Podcast Episode 83: Where to eat in Oaxaca, Mexico

An interview with Dolores Wiarco Dweck



Dolores "Lola" Wiarco Dweck

Dolores “Lola” Wiarco Dweck

In this episode of the Find Dining podcast, Dolores Wiarco Dweck of Lola’s Cocina talks to us about food tourism in Mexico. We discuss her research on cooking schools in Oaxaca, the importance of mole, and the real meaning of Cinco de Mayo.

Oaxaca, Mexico

  • Oaxacan chocolate is typically served as a frothy drink. Chile de agua, huitlacoche, and epazote are common ingredients in Oaxacan-style cooking.
  • Discover local cheeses at Etla Market, enjoy barbacoa at the Zaachila Market, or try empanadas or traditional breads at the Tlacolula Sunday Market
  • The cheapest way to get around is in a colectivo taxi, which is commonly shared with several people.
  • English is commonly spoken in the tourist areas, but it is advisable to know some Spanish when exploring beyond the major cities.
  • Many small restaurants in Mexico offer an inexpensive ‘menu de dia’.
  • When eating at a restaurant in Mexico, you are welcome to stay as long as you wish. You will need to request the check when you are ready to leave.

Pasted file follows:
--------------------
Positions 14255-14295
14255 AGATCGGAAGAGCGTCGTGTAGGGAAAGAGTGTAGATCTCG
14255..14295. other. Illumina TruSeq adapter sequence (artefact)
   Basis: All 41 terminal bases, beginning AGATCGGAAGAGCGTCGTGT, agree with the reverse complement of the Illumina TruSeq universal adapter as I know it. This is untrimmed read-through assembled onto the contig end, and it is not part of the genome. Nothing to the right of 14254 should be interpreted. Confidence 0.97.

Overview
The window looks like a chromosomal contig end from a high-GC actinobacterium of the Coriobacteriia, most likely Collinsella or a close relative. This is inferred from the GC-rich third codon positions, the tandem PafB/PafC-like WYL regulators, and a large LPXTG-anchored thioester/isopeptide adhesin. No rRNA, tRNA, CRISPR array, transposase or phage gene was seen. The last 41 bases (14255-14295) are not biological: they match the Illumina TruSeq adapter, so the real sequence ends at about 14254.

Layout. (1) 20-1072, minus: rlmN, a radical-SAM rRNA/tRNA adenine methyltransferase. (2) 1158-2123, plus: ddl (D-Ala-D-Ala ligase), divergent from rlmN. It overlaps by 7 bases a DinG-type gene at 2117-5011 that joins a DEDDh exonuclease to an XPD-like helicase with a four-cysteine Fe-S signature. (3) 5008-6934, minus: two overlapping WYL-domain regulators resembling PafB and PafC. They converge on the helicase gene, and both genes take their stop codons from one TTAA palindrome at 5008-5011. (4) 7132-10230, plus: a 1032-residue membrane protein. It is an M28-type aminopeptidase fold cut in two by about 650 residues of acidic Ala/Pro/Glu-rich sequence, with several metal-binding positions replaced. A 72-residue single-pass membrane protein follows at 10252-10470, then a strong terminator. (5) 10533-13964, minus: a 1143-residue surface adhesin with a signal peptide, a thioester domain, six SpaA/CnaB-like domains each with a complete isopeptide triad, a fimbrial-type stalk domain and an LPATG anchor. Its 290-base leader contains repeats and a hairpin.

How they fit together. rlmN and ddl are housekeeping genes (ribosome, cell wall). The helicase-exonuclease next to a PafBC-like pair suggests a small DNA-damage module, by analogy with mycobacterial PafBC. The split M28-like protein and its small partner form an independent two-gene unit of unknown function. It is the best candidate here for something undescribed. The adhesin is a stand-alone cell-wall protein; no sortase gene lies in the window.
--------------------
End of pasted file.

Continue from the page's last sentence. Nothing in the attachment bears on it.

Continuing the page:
• Artisan producers in Mexico are welcoming to tourists and are open to sharing the experience of making traditional foods.
  • Food trucks are not very prevalent in Oaxaca, but one stand-out is La Hormiga
  • Cinco de Mayo is primarily celebrated in the Puebla region to commemorate a victory over the French. Mexican Independence Day is Sept 16th.





Food for Thought

  • Q: Which Mexican herb is known for reducing the gassiness commonly associated with eating beans?
  • A: Epazote

Out of the Frying Pan Picks:


Oaxacan Hot Chocolate

  • Restaurant with great View: Casa Crespo
  • Best Place to get Cocktails: Do a Mezcal tasting at Los Hermantes on Crespo Street
  • Favorite Marketplace to eat: Mercado de la Merced for breakfast or Tlacolula Sunday Market for anytime
  • Traditional Oaxacan Breakfast: salsa en huevos with black beans and corn tortillas
  • Big Food Festivals: El Saber Del Sabor
  • Chefs to Watch: Chef Pilar Cabrera at La Olla; Reyna Mendoza is home cook who has trained renowned American chefs like Rick Bayless
  • Recommended travel guides: Trip Advisor, word-of-mouth, food magazines
  • Prediction for food tourism in Mexico: continued growth particularly in traditional regions like Oaxaca and Puebla. Another up and coming region is Baja California (Ensenada).